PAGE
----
In the last nine months, Hope Not Hate and United Against Fascism have been remarkably quiet. These bastions of the Hard Left (albeit that David Cameron is a founding signatory for UAF) are not political parties, however, and it may well be that the much-criticised ‘Gagging Law’ has had something to do with muzzling them, thankfully.

However, the activists in such organisations have a wide choice of platforms from which to broadcast their message. People such as Bunny La Roche, who is also a Socialist Worker’s Party activist, are very noisy and seem to be able to penetrate a lot of spaces where Nigel Farage is, such as Question Time.

It seems that even the Labour party, for all it’s faults, won’t have anything to do (visibly anyway) with these kind of people, despite their UKIP-bashing with false policy quotes and so forth.

And then there is TUSC – another party – Trade Union and Socialist Coalition. These people claim to represent the British people so much that they feel entitled to barricade Nigel Farage inside the UKIP Shop in Rotherham, preventing him from lawfully opening the campaigning premises there. Mind you, the ineptitude of the police is another matter, in controlling their intrusive and anti-democratic demo, but if you want you can watch it here.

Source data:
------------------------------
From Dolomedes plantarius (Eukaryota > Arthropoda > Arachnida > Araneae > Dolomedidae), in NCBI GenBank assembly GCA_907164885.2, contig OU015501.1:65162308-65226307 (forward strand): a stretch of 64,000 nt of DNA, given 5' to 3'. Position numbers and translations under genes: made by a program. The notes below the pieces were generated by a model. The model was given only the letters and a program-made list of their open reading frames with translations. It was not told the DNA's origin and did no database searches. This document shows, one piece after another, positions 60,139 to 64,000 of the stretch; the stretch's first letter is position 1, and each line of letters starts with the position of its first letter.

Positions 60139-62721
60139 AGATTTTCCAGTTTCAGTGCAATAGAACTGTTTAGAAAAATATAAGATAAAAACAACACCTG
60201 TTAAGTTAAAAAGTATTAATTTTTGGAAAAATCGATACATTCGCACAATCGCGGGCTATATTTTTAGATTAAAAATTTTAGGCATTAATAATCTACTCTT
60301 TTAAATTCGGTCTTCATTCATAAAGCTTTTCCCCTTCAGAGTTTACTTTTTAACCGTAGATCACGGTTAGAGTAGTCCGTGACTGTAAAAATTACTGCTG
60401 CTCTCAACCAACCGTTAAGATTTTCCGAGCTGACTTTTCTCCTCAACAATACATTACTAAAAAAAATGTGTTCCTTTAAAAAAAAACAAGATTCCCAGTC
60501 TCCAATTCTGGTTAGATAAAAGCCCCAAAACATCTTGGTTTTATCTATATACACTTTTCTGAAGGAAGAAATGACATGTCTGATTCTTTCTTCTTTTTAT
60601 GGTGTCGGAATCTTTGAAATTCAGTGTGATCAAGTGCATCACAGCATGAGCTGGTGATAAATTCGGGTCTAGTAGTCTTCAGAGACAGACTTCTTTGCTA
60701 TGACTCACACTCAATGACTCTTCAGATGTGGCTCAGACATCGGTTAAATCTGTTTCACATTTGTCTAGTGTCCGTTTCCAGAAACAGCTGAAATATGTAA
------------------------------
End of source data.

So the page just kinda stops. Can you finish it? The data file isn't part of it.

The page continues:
So, how much support do these people have? How much right do they have to say they represent the British people and their concerns? Well, let’s take a look at their performance in the 2014 Council elections, across 2835 English wards, compared to UKIP:

Factor TUSC UKIP
Wards contested 453 2029
Wards contested % 15.9% 71.6%
Votes cast for party 51685 1,267,596
Votes cast % across England and Wales 0.48% 15.97%
Votes cast % in wards stood (approx.) 3% 22%

So, they really do have a massive level of support, don’t they? Far less than the Greens in fact. They are also very selective about where they stand, councils like Birmingham, Bristol, Coventry, Haringey, Lambeth, Plymouth etc, most of which are known for a strong left-wing vote anyway.

While they have the right to free speech, it is utterly wrong that they can obstruct the right of others to have it. They have no mandate. UKIP must keep campaigning against the bullying tactics of outfits like this.

However, we know from experience that the more our opponents try to ridicule, ignore or silence us, a large section of British society is getting more and more fed-up with it. Let us hope that enough voters turn that annoyance into an “X” on the General Election ballot paper on 7th May 2015.

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